I hope you get some more tangible results and rewards as a self published author (in this case a.k.a. money from the translated books hehe).

      My best wishes from Mexico :)

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    2. Hi, Nick. I'm interested in knowing more about Babelcube. It looks like a year and a half ago you'd had one book translated by them, up and running, and another book in the process of being translated. Would you mind giving an update on the progress? Specifically, whether you were satisfied with their service? Thanks very much! My email is candacewilliamsauthor@gmail.com and website www.candacewilliams.net

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    3. Hi, Nick. I'm interested in knowing more about Babelcube. It looks like a year and a half ago you'd had one book translated by them, up and running, and another book in the process of being translated. Would you mind giving an update on the progress? Specifically, whether you were satisfied with their service? Thanks very much! My email is candacewilliamsauthor@gmail.com and website www.candacewilliams.net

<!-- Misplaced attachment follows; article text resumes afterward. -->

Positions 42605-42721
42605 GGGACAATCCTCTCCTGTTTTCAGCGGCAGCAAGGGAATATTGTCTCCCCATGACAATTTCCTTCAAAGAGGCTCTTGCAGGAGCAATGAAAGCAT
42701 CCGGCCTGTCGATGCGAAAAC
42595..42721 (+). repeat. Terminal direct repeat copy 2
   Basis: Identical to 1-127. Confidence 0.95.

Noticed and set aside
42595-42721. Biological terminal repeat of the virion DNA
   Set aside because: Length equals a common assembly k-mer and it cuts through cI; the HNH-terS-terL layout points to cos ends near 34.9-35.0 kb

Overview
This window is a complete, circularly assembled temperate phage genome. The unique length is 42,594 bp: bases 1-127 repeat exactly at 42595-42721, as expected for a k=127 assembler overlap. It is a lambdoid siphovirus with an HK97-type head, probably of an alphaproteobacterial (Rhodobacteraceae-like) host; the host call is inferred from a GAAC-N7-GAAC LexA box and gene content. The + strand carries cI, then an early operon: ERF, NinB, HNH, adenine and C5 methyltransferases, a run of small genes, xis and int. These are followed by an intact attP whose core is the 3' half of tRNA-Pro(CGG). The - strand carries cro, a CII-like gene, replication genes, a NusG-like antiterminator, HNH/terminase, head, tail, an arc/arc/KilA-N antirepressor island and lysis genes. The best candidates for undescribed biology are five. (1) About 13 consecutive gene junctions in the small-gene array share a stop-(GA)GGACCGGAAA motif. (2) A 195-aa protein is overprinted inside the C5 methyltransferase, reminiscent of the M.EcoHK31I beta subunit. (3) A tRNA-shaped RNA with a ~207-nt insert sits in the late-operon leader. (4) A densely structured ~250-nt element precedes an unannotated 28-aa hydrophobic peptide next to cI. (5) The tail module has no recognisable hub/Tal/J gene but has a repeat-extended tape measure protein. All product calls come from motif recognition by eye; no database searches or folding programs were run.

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  3. I signed up as a Polish translator on Babelcube, and I had no issues with registering. I offered to translate some books, even though the dropdown menu doesn't allow any target language other than English to be selected. The small script by book description says that the book is available to be translated into ANY language. I emailed the tech support and I was told that they have no plans to work with Polish in foreseeable future. It is quite disappointing as I translated most of a book before their answer, thinking that the drop down menu was just a glitch. Also most books there are already translated to Spanish and Italian. I hope they add more languages. Does anyone know of another service that works with ALL languages?

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  4. Great Article. Thank you for sharing! Really an awesome post for every one.